The Finance Minister of my Country is the Monsoon
(Managing Adaptation to Climate Change in the Developing World was the title of one of the first sessions at GES 2011.)
The number of floods and droughts that are linked to climate change has been increasing in recent years. The developing world is definitely far more sensitive to the phenomenon than developed countries. One reason for this sensitivity is the relation between the fast-growing populations in these countries and issues like food security or water scarcity. This brings up the necessity to discuss not only mitigation – which is of course necessary in the long run – but also the adaptation to climate change that is important right now.
First, some points have been made clear:
- In Africa, the problem is not with the lack of technology. The necessary technologies are available; what is needed is rather an integrated policy at the highest level of leadership, and the feeling of resposibility.
- It is important to pay attention to the grassroots level: many poor people have already managed their adaptation to some effects of the climate change. Their experience has to be taken into account.
- The market forces will not solve the problems on their own.
- The insurance industry is directly affected by climate change, therefore climate insurance in the developing countries is an important issue. According to the Climate Risk Index made NGO GermanWatch.org, the top 10 countries in climate risk rating are developing ones. Therefore it will be crucial to international financial systems that we organize climate risk management…and a global solution is needed.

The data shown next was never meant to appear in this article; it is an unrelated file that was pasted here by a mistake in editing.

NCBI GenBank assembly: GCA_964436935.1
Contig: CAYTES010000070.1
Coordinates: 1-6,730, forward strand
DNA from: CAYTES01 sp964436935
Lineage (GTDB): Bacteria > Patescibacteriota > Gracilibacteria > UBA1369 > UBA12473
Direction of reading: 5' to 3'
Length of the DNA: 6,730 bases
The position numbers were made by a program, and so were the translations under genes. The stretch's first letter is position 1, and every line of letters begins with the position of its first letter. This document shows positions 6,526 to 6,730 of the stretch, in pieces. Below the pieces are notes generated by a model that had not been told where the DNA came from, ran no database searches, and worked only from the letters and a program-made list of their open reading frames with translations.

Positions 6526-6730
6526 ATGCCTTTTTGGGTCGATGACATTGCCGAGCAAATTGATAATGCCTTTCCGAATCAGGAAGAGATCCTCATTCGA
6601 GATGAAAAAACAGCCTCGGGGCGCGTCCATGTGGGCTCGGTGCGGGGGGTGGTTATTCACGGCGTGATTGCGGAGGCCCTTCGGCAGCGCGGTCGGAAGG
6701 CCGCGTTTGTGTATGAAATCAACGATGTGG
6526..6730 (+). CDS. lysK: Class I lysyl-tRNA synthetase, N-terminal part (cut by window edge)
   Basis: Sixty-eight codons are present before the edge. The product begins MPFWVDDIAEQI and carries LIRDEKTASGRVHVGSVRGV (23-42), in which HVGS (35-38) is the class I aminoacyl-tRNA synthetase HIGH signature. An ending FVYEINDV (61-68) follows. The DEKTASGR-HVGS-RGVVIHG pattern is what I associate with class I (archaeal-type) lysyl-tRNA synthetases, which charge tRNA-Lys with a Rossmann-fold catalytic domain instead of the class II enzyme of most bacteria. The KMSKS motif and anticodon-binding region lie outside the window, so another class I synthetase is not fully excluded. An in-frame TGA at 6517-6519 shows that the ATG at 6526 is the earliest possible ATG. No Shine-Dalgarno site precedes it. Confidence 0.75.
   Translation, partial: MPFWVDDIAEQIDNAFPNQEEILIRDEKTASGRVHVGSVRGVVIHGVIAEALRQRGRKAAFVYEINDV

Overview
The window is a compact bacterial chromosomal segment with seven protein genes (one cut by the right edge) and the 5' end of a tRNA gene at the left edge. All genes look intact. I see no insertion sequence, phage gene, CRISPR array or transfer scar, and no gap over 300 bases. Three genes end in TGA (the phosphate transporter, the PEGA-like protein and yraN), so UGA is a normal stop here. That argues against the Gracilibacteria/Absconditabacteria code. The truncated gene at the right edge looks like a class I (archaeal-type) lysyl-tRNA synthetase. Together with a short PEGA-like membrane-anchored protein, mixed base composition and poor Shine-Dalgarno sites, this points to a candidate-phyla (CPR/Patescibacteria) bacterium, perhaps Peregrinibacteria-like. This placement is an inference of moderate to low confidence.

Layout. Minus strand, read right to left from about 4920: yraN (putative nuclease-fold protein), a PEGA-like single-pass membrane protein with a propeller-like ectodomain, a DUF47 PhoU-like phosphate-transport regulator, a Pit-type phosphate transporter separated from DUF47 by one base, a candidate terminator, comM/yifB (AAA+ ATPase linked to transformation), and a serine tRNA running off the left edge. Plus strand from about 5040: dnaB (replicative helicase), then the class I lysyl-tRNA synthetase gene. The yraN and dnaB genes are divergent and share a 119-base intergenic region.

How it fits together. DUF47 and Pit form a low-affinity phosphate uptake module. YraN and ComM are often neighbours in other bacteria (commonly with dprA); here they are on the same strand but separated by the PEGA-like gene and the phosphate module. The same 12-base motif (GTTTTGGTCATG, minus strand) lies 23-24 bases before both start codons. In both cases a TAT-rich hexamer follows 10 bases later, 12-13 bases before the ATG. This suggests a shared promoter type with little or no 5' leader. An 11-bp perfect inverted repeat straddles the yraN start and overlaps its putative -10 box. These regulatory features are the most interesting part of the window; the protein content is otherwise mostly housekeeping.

When talking about water resources, it turns out that the sector-specific approach does not function well any more. Moreover the willingness of leadership to feel responsible is crucial. This is especially true because water scarcity can be a risk for regional conflicts. For water management, it is important to optimize the resources efficiently, to reorganize the market in order to make the technology available to the poor as well.
As far as climate insurance is concerned, there is a big contradiction that has been made clear: while the developing countries are the ones who suffer the most from climate change effects, industrialized countries are the ones who caused this situation. Therefore, a transfer of responsibility is needed, preferably on a global scale, for example in a UN body. Prevention is definitely important; it can be encouraged by discounts and premiums for a country that “does its homework”. A regional microinsurance system is also of great importance.
When it comes to agriculture, diversification can be helpful, even if it is not more absolutely productive (in simple volume of calories) to grow more types of grains in smaller quantities. Climate-resistant crops are important, but the most crucial thing for food security is infrastructure.
The session focused on climate change adaptation, but could not avoid discussing mitigation, either. Among the questions the extension of the Kyoto protocol was mentioned, and the idea of introducing a carbon tax and reducing greenhouse gas emissions were the ones to close the session with.
The participants were:
Peter Höppe, Head of Geo Risks Research Department and Corporate Climate Center, Munich RE
Eric Stark Maskin, Nobel Laureate; Professor of Economics, Institute for Advanced Study
Sunita Narain, Director, Indian Centre for Science and Environment; Director, Society for Environmental Communications
Judi W. Wakhungu, Executive Director, African Centre for Technology Studies (ACTS)